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Viruses ; 14(1)2021 12 23.
Article in English | MEDLINE | ID: covidwho-1580412


Severe acute respiratory syndrome coronavirus 2 (SARS-CoV-2) is a highly transmissible RNA virus that causes COVID-19. Being aware of the presence of the virus on different types of surfaces and in different environments, and having a protocol for its detection, is important to understand the dynamics of the virus and its shedding patterns. In Ecuador, the detection of viral RNA in urban environmental samples has not been a priority. The present study analyzed samples from two densely populated neighborhoods and one public transportation system in Quito, Ecuador. Viral RNA presence was assessed using RT-LAMP. Twenty-eight out of 300 surfaces tested positive for SARS-CoV-2 RNA (9.33%). Frequently touched surfaces, especially in indoor spaces and on public transportation, were most likely to be positive for viral RNA. Positivity rate association for the two neighborhoods and for the surface type was not found. This study found viral RNA presence on urban surfaces; this information provides an insight into viral dissemination dynamics. Monitoring environmental SARS-CoV-2 could support the public health prevention strategies in Quito, Ecuador.

Environmental Microbiology , RNA, Viral/isolation & purification , SARS-CoV-2/isolation & purification , Transportation , COVID-19/transmission , Cities , Ecuador , Humans , Molecular Diagnostic Techniques , Nucleic Acid Amplification Techniques , RNA, Viral/genetics , SARS-CoV-2/genetics
J Vis Exp ; (170)2021 04 09.
Article in English | MEDLINE | ID: covidwho-1202279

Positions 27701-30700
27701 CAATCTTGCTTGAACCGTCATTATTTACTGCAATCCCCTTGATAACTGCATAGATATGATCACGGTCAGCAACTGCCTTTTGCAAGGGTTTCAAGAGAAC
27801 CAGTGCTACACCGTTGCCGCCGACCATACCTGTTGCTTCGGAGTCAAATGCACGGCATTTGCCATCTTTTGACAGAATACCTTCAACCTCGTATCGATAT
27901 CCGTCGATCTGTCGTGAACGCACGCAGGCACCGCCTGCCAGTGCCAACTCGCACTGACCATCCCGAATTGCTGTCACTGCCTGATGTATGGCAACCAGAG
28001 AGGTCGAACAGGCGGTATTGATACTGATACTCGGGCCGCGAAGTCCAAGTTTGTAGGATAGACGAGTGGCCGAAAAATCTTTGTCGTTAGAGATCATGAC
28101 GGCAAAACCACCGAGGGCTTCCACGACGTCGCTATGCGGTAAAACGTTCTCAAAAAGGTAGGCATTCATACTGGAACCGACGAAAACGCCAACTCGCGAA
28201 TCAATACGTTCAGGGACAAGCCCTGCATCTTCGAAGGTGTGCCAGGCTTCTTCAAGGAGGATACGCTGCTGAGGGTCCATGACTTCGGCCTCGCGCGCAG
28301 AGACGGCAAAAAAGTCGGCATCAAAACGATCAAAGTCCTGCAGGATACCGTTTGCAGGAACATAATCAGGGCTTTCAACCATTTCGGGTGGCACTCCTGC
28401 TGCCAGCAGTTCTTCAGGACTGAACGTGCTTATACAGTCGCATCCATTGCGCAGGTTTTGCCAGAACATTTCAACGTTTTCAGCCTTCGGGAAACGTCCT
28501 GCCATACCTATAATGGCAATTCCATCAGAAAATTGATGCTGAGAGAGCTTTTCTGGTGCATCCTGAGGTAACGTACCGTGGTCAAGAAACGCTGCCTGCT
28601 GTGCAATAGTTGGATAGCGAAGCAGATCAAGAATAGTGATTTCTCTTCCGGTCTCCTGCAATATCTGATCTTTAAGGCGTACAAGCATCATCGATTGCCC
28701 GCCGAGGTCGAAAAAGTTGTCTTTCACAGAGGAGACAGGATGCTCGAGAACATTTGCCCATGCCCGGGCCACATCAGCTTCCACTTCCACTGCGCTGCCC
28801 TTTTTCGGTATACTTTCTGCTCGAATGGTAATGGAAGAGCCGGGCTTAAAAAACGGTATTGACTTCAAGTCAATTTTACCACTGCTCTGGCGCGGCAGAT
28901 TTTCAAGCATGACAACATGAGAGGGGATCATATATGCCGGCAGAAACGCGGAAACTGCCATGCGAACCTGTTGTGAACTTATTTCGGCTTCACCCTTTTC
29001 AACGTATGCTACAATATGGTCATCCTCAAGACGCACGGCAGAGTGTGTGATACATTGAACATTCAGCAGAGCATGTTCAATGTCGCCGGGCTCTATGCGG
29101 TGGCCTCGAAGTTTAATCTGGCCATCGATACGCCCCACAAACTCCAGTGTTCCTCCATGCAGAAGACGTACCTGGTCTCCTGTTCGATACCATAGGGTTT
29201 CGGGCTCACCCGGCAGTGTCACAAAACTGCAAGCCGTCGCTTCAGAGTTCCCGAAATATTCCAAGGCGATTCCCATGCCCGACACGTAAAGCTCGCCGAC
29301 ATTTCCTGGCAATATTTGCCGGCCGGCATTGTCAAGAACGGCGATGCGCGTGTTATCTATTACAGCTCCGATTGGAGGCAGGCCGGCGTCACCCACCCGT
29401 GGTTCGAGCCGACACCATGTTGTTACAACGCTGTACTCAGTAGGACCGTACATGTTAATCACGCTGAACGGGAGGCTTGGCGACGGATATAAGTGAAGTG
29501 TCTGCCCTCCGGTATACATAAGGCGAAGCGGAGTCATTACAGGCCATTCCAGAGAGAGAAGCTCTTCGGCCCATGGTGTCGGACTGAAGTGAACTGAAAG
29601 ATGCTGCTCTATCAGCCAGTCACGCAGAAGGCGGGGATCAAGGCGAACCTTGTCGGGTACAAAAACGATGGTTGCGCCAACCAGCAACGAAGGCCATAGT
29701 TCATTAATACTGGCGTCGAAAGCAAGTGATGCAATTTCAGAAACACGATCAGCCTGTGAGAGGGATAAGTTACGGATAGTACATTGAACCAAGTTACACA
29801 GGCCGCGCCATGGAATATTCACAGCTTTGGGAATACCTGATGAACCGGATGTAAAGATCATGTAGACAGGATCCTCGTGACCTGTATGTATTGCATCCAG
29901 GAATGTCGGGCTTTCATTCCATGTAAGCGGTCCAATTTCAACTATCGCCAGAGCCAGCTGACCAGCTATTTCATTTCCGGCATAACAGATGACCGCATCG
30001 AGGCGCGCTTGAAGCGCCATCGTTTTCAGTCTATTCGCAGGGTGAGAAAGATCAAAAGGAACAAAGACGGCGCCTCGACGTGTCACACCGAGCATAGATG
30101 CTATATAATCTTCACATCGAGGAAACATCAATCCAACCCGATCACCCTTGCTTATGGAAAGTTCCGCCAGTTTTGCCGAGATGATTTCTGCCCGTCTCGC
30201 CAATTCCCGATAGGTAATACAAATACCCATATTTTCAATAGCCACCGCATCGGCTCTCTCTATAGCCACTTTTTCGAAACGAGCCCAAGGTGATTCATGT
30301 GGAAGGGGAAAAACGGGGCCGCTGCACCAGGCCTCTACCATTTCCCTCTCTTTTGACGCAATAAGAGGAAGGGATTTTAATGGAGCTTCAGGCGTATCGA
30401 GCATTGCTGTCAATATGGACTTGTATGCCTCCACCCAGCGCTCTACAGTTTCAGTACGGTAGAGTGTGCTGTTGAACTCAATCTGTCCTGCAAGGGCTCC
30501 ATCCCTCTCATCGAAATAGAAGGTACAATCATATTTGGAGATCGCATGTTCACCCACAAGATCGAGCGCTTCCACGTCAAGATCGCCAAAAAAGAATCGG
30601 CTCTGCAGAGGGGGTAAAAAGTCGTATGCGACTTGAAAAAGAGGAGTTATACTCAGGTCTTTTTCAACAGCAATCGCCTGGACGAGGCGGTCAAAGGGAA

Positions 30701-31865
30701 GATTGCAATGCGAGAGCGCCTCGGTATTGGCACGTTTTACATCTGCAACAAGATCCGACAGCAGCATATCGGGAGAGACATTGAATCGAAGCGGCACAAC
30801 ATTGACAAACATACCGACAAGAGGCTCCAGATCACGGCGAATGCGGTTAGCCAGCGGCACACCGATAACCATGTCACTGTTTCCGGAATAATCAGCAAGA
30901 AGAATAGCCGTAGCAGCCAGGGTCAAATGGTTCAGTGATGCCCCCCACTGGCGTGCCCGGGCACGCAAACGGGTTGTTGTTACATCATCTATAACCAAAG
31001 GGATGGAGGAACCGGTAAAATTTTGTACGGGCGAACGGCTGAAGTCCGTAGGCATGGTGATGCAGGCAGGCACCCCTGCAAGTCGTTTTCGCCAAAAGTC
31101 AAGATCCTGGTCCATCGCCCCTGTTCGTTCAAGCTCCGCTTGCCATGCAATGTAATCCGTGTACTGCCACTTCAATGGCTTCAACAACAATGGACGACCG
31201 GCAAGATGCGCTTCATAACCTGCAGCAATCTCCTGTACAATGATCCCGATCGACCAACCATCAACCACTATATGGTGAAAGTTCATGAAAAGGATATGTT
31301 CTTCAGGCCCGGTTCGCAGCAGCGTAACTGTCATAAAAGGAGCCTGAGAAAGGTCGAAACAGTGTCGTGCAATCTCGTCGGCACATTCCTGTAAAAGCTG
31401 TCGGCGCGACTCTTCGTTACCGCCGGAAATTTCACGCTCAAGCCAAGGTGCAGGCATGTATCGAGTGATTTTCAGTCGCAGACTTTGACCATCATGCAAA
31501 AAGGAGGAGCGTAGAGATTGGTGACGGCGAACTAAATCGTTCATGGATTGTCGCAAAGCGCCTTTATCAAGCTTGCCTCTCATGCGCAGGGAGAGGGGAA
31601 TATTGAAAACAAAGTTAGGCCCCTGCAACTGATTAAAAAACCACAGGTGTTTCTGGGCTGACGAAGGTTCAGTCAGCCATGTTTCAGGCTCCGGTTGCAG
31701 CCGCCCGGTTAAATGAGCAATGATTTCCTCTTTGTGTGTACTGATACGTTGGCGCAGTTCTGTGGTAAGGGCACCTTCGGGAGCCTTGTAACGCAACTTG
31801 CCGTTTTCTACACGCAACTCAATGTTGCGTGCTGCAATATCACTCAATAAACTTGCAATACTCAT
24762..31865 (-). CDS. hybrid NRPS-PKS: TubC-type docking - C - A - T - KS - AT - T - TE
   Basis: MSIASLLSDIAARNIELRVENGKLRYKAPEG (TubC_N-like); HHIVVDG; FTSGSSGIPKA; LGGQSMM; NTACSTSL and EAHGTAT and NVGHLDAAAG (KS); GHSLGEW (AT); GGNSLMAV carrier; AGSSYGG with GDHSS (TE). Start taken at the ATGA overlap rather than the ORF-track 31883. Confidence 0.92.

To control community transmission of severe acute respiratory syndrome coronavirus 2 (SARS-CoV-2) during the 2020 global pandemic, most countries implemented strategies based on direct human testing, face covering, and surface disinfection. Under the assumption that the main route of transmission includes aerosols and respiratory droplets, efforts to detect SARS-CoV-2 in fomites have focused on locations suspected of high prevalence (e.g., hospital wards, cruise ships, and mass transportation systems). To investigate the presence of SARS-CoV-2 on surfaces in the urban environment that are rarely cleaned and seldomly disinfected, 350 citizens were enlisted from the greater San Diego County. In total, these citizen scientists collected 4,080 samples. An online platform was developed to monitor sampling kit delivery and pickup, as well as to collect sample data. The sampling kits were mostly built from supplies available in pandemic-stressed stores. Samples were processed using reagents that were easy to access despite the recurrent supply shortage. The methods used were highly sensitive and resistant to inhibitors that are commonly present in environmental samples. The proposed experimental design and processing methods were successful at engaging numerous citizen scientists who effectively gathered samples from diverse surface areas. The workflow and methods described here are relevant to survey the urban environment for other viruses, which are of public health concern and pose a threat for future pandemics.